Those kinds of people who read Plato’s Republic in HS and had all that sunshine about leadership blown up their adolescent derrieres by the academia-industrial complex. The DeVry billboard in the second row gets down to business immediately: “Degrees of Separation.”

          I wouldn’t say she’s being rewarded by MSNBC, so much as rotating herself to the rear where Matt Lee has no voice and she won’t be challenged on her deranged pronouncements.

        3. Mildred Montana

          >”Money? Fame? Power? What exactly?”

          Just my armchair psychological analysis here, but I really think it’s about power—that is, power over people, not necessarily political power. I think that pathological liars delight in duping people and that is their primary motivation, which is why their lying seems so senseless to the average person.*

          I presume the thinking of the pathological liar is as follows: See how smart I am, I can lie and you, an idiot, believe me. Therefore I am better than you, I am exercising my power over you.

          *We have a pathological liar in our family. He lies for no reason, and with a little investigation his lies can easily be uncovered. So why? The only point to it that I can see is that it is a perverse form of power over other people.

          1. juno mas

            Jen Psaki is just doing what she is paid to do: give Biden Administration perspective. However far that is from the truth. She will do the same at MSNBC.

            Information travels too fast these days to comprehend the facts and respond rapidly, so storytelling prevails.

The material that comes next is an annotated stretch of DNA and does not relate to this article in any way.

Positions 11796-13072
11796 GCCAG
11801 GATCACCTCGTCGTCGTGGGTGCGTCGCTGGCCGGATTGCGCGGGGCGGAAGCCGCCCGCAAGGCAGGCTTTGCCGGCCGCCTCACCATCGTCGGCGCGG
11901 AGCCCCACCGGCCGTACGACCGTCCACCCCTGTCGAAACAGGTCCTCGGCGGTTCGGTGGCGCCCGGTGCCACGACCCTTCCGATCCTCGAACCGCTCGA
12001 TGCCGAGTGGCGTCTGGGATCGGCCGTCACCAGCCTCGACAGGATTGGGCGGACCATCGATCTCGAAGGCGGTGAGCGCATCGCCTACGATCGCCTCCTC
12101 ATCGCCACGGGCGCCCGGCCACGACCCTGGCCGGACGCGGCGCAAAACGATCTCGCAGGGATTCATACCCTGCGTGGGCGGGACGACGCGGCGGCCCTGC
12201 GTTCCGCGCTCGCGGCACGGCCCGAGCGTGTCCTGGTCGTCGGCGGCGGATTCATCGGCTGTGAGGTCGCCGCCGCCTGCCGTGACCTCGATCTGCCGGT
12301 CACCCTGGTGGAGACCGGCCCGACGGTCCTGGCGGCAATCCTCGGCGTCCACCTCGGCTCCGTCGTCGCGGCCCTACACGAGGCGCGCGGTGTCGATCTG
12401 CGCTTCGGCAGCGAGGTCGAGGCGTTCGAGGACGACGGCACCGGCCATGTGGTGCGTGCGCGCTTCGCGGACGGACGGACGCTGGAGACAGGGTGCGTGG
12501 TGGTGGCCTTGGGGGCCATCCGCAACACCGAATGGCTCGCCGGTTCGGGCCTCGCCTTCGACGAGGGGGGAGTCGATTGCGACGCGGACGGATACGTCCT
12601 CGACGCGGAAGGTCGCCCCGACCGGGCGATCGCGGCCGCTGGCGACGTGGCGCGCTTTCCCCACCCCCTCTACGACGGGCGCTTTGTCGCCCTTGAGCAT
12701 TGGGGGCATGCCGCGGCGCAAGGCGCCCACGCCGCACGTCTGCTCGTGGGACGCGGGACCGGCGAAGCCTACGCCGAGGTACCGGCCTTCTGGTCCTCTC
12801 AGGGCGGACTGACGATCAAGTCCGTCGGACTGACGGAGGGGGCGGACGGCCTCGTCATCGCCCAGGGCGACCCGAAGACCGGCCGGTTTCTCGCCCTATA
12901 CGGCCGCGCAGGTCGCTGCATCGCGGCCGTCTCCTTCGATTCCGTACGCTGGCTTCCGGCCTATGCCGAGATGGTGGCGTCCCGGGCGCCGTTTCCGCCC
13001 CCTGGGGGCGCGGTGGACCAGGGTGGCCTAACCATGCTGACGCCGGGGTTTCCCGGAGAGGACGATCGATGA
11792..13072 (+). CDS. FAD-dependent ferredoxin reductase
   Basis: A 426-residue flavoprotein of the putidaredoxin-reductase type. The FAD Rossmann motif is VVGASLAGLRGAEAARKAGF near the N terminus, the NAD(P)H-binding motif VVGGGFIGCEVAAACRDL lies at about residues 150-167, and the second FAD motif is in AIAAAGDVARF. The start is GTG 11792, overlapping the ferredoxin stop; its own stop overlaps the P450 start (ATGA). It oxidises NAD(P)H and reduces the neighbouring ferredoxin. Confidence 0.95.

4. GramSci

          Wikipedia reports “Jennifer also has Polish ancestry”. In my experience, it’s not hard for people to align their family allegiance and unshakable belief system with high-paying opportunity. It’s easy for her to believe that whatever makes her money is God’s Truth.

  16. Safety First

    Two things to give some context to the whole “Russia lost the war” narrative (hashtag NewsweekIsGoodJournalism).

    One – DNR press office regularly (weekly, I think) publishes its own casualty reports, separately from the irregularly published ones for Russia’s MoD. Here is the one they put out today:

    March 25 to March 31:
    Military = 758 wounded, 186 killed
    Civilians = 360 wounded, 82 killed

    January 1 to March 31:
    Military = 3609 wounded, 780 killed [their total strength is estimated at ~35k, so we’re talking pretty heavy casualties on a percentage basis]
    Civilians = 843 wounded, 192 killed

    Mind, that’s just DNR, LNR I think reports their casualties separately. But whether you believe these figures or not is beside the point. It’s the fact that they continue to report significant civilian casualties, even now, and these are the stories that are “flooding the zone” in the Russian media space (which is what most Russians are kind of limited to). So imagine how a regular Ivan and Olga are going to react if they keep being told that “this week Ukrainian forces killed X civilians in the Donbass”, and that’s what the war is really about.

    With that, here is Putin’s monthly approval rating from Levada ( – it’s the first chart from the top). Note that Levada has been positioning itself as the “liberal” and “not-pro-government” polling firm (whereas VCIOM is the “pro-government” pollster).

    Jan 2022 = 69%
    Feb 2022 = 71%